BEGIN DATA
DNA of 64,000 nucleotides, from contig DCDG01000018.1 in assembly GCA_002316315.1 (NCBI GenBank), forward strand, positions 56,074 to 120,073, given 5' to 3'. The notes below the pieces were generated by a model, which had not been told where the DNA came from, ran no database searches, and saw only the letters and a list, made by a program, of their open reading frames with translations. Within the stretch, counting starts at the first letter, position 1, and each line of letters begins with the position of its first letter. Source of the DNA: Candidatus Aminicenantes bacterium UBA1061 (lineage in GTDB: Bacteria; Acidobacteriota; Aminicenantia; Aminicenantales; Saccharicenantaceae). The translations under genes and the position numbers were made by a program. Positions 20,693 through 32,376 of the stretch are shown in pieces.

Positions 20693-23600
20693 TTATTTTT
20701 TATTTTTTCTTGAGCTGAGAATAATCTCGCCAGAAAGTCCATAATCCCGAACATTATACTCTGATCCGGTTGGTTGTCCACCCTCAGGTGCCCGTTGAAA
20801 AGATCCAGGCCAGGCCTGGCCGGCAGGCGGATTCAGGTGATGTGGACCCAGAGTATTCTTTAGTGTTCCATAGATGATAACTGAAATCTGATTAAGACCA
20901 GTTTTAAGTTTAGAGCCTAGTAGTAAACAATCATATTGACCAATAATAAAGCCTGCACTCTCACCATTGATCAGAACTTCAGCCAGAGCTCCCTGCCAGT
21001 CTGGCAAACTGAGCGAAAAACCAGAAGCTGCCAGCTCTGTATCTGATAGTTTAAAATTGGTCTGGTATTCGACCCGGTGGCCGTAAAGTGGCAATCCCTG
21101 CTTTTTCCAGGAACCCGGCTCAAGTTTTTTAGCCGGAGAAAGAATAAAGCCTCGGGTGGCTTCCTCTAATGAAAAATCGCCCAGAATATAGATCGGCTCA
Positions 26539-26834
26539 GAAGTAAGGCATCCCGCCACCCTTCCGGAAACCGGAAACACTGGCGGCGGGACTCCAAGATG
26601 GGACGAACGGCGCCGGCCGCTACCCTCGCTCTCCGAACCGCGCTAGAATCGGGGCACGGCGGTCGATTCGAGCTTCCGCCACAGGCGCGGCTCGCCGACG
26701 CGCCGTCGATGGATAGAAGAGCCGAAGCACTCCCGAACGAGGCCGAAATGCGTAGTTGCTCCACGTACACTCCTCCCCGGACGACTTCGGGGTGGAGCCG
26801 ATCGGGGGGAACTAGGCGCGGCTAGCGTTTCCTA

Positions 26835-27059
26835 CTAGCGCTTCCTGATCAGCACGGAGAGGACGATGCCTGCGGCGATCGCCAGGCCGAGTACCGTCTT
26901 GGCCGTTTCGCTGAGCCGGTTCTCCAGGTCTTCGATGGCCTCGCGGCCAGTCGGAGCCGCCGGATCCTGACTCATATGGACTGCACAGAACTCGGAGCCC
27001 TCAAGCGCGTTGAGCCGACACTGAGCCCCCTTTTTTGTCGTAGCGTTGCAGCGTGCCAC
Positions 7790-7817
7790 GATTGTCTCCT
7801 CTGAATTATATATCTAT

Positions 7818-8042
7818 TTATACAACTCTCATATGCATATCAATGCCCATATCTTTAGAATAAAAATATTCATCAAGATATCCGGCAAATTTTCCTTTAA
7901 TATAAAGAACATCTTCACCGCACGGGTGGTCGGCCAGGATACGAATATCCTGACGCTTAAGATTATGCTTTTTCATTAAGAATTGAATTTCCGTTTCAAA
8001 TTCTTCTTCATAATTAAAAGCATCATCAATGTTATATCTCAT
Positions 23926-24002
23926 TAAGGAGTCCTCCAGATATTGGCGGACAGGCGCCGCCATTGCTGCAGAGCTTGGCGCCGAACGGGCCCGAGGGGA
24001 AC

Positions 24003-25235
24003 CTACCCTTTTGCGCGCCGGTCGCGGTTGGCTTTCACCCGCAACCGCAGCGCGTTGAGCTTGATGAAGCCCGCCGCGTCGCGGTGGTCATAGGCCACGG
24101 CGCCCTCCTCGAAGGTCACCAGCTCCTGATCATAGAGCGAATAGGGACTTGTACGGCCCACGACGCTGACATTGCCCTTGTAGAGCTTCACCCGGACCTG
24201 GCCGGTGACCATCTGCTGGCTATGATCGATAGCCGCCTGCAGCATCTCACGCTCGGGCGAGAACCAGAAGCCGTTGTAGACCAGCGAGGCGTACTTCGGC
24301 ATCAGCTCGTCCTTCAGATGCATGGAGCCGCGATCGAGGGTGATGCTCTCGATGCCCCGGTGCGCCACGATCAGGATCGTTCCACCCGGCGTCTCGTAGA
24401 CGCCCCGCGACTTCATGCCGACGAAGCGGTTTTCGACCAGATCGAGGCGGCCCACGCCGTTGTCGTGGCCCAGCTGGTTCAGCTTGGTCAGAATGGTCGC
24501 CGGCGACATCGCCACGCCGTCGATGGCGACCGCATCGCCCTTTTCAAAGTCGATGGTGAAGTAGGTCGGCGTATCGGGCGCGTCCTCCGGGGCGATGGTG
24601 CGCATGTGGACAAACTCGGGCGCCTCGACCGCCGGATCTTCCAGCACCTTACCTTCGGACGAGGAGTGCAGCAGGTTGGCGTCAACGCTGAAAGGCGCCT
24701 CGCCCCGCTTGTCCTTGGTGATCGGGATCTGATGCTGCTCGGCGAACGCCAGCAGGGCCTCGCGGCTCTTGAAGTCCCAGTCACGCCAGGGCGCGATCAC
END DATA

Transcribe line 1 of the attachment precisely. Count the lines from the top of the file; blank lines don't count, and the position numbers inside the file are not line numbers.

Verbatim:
DNA of 64,000 nucleotides, from contig DCDG01000018.1 in assembly GCA_002316315.1 (NCBI GenBank), forward strand, positions 56,074 to 120,073, given 5' to 3'. The notes below the pieces were generated by a model, which had not been told where the DNA came from, ran no database searches, and saw only the letters and a list, made by a program, of their open reading frames with translations. Within the stretch, counting starts at the first letter, position 1, and each line of letters begins with the position of its first letter. Source of the DNA: Candidatus Aminicenantes bacterium UBA1061 (lineage in GTDB: Bacteria; Acidobacteriota; Aminicenantia; Aminicenantales; Saccharicenantaceae). The translations under genes and the position numbers were made by a program. Positions 20,693 through 32,376 of the stretch are shown in pieces.